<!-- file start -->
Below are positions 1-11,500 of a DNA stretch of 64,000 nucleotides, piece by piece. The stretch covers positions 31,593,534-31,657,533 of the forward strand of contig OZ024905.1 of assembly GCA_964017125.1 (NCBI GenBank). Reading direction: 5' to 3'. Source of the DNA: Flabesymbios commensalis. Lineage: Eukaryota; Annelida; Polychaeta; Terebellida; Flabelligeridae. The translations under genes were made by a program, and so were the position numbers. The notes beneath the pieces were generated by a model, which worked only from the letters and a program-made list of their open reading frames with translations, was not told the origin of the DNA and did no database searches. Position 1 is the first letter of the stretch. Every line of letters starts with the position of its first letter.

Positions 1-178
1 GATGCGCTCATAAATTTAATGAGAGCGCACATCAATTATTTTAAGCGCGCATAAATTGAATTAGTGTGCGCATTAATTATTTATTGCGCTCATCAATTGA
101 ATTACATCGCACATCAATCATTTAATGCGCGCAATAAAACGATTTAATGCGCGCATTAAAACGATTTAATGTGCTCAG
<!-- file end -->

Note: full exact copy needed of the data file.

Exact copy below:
Below are positions 1-11,500 of a DNA stretch of 64,000 nucleotides, piece by piece. The stretch covers positions 31,593,534-31,657,533 of the forward strand of contig OZ024905.1 of assembly GCA_964017125.1 (NCBI GenBank). Reading direction: 5' to 3'. Source of the DNA: Flabesymbios commensalis. Lineage: Eukaryota; Annelida; Polychaeta; Terebellida; Flabelligeridae. The translations under genes were made by a program, and so were the position numbers. The notes beneath the pieces were generated by a model, which worked only from the letters and a program-made list of their open reading frames with translations, was not told the origin of the DNA and did no database searches. Position 1 is the first letter of the stretch. Every line of letters starts with the position of its first letter.

Positions 1-178
1 GATGCGCTCATAAATTTAATGAGAGCGCACATCAATTATTTTAAGCGCGCATAAATTGAATTAGTGTGCGCATTAATTATTTATTGCGCTCATCAATTGA
101 ATTACATCGCACATCAATCATTTAATGCGCGCAATAAAACGATTTAATGCGCGCATTAAAACGATTTAATGTGCTCAG